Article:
By Mike Mulvihill
This weekend, our family posted a question to our friends on FB querying if anyone knew what the Occupy Wall Street folks really wanted. The response was voluminous, but so were the array of answers and their alarming lack of clarity. As the movement continues to pick up speed in cities around the country and around the world, perhaps the organizers should re-examine a little Protest 101 to make the most of their days in the sun.
Get a lot of attention: OWS gets high marks here. They have gotten a mountain of attention. You’d have to be living under a rock to be unaware of their encampment on Wall Street , the placards, marches and personal stories railing against what used to be called the Establishment. Now, the movement is spreading to a theater near you.
Have a clear message: As Hamlet said, “Ay, there’s the rub.” All of the media attention has focused on the volumes of angst and frustration emanating from the OWS movement. We’re mad as hell and we’re not going to take it anymore. abuse of power…corporations’ disproportionate influence in the political sphere…Wall Street got a bail out, but the people didn’t…mountains of college debt but no jobs for college grads…more government, less government. Unlike protests of the 60’s, which clearly wanted an end to the war in Vietnam, this movement has yet to form a clear message as to what they’re fighting for. And without a clear message, the movement will eventually peter out.
Have a call to action: It kind of goes hand in hand with a clear message, but now that you got me all worked up – what should I do about it? One of occupywallstreet.org’s own posts is a call for everyone to register to vote. Sadly, there is only one comment to this post. Whether OWS likes it or not, this movement must become a political movement to succeed. What the anti-war movement learned is that if you want to change the system, you must participate in the system. Infiltrate the system and then change it. If you don’t like the dirty bastards you elected (whether by commission or omission), then vote them out. Get people in office who will create legislation that helps the common man – people who won’t bend to the will of political funders and the desire to be re-elected versus do what they were elected to do in the first place. Please OWS, tell me what you want me to do to vent this angst before you merely lead me to decide I am a helpless victim.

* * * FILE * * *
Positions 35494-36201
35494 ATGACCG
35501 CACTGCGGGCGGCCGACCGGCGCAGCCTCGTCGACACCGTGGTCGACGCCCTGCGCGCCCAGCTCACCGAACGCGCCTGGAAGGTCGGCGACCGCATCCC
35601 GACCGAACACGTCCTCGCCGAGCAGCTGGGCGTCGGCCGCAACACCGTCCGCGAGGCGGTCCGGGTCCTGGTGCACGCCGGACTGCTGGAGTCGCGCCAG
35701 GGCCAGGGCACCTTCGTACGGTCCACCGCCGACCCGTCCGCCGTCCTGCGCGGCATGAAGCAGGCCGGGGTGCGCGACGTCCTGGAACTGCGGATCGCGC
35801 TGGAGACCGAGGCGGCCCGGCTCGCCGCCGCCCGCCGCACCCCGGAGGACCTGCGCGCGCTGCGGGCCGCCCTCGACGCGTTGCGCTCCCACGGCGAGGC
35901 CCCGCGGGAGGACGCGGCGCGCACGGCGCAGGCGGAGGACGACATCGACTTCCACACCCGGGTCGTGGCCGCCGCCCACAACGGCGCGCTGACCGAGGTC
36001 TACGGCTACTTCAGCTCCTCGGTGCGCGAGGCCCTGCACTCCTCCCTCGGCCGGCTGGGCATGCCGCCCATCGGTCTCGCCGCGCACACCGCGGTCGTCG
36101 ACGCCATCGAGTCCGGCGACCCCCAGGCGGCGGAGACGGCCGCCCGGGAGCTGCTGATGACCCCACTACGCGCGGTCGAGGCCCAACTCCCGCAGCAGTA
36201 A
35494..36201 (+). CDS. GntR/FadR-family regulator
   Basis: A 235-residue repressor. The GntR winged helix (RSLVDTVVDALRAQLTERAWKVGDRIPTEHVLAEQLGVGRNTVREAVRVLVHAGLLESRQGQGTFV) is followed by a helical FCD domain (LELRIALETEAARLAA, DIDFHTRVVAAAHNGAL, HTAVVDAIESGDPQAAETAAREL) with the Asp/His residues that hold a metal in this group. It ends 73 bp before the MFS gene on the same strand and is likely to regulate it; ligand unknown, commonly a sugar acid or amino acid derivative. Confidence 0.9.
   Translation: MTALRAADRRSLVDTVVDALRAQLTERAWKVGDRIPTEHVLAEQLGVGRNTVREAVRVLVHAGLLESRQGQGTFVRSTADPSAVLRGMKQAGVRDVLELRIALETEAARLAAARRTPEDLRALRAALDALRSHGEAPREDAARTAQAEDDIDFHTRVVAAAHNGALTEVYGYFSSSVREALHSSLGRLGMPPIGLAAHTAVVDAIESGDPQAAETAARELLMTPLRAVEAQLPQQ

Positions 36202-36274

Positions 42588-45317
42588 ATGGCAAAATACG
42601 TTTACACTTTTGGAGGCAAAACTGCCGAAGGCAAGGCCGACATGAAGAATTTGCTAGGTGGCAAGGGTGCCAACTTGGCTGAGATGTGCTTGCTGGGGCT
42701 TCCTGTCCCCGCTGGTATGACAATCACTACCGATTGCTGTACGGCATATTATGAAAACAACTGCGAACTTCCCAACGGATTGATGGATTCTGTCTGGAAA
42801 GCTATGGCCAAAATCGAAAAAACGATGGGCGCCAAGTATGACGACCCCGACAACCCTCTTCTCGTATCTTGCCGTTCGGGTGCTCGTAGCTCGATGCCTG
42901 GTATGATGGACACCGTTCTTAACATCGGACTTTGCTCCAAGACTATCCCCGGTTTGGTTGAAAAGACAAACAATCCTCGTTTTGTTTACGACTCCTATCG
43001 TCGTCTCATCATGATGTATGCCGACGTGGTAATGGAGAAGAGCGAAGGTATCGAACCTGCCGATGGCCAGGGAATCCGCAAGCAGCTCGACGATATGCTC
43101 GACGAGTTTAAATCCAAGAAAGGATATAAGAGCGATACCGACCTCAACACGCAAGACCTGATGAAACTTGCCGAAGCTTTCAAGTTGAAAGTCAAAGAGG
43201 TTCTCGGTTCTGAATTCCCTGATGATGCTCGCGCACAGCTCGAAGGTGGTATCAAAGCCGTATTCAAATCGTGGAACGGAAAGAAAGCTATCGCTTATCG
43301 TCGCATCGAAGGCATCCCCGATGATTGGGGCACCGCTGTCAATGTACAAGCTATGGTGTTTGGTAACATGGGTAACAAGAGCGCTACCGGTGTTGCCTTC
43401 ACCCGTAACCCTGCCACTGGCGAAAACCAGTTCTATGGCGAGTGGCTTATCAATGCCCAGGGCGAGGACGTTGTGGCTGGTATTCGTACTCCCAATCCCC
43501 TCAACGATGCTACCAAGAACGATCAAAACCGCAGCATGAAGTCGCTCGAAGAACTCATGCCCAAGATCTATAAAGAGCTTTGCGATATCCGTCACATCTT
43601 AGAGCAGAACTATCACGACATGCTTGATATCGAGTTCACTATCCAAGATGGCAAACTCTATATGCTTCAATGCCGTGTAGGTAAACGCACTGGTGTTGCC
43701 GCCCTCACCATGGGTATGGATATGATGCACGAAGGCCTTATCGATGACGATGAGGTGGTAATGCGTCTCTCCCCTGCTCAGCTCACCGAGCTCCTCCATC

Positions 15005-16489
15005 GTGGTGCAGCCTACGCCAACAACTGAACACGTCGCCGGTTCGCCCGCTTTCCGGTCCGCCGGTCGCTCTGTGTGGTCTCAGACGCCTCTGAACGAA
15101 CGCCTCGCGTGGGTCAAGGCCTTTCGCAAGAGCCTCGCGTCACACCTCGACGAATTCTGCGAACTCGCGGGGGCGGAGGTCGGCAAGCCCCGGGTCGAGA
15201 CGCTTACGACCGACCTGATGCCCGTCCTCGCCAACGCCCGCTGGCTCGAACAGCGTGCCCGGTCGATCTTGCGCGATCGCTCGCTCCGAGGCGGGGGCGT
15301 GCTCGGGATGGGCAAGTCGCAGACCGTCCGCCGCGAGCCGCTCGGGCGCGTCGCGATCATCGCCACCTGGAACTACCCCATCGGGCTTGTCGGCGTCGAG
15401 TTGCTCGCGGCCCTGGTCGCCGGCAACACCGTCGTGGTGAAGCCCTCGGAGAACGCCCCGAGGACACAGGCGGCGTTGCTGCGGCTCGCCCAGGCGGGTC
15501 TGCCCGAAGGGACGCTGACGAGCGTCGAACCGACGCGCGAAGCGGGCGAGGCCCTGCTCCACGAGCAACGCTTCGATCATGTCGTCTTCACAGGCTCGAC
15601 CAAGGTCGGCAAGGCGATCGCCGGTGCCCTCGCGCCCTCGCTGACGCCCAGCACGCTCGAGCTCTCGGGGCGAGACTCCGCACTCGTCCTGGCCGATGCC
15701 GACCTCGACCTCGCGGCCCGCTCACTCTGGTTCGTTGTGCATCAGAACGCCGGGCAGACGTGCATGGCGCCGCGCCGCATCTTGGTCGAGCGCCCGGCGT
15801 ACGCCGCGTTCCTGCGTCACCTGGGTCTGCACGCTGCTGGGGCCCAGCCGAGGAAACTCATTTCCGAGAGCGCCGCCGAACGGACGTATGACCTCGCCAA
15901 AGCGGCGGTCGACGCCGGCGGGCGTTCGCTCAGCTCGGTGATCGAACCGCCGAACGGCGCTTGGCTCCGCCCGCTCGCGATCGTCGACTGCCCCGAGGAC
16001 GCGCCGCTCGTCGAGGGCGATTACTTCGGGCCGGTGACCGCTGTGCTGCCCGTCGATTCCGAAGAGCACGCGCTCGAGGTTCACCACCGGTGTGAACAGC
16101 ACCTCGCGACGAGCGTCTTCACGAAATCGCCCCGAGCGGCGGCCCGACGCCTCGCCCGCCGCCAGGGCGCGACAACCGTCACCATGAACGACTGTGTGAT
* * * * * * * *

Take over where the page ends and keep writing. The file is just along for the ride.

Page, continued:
Help organize the solution to the problem: Yes, I am emotionally engaged. I hear your message. I agree there is a problem. I am engaged and ready to act. I want to be part of the solution. What can I do? Effective movements capitalize on the opportunity to bring people to action by facilitating that action. They help you become part of the political process. They find and support candidates to run for office. Their members become part of these campaigns. Marching and chanting slogans is but a precursor to the real work of a movement – meaningful societal change. That change will not come from trying to create a parallel universe. It comes from working within the current paradigm.
Have staying power: OWS just celebrated a month. Change takes time. It takes a commitment to win the many battles it takes in order to win a war. Will OWS (or its successor entity) be around in six months? A year? Will all these people eventually decide they have somewhere else they might want to be? Now is the time to be laying the foundation for OWS to survive as a meaningful change agent, a formidable opponent to take on those who abuse power (or whatever the platform coalesces to be). This requires organizational skills, funding and strategic thinking. Because when you get me to act on your initiative, you better still be there when the real action starts to happen.
OWS has an opportunity to provide a platform, a voice and a vehicle to create change for a large number of Americans (the 99 percent) who are justifiably disillusioned with the status quo. Simply attacking the system without a plan is an uprising. And OWS isn’t in a position to architect a coup d’etat. But it can spark a evolution that could achieve real societal change that keeps our country from plummeting into a two-class system that history tells ends only with revolution. As OWS says in its press release celebrating one-month in Zuccotti Park(aka Liberty Square), “We are only getting started.” I couldn’t agree more.
Photo courtesy of CNN Money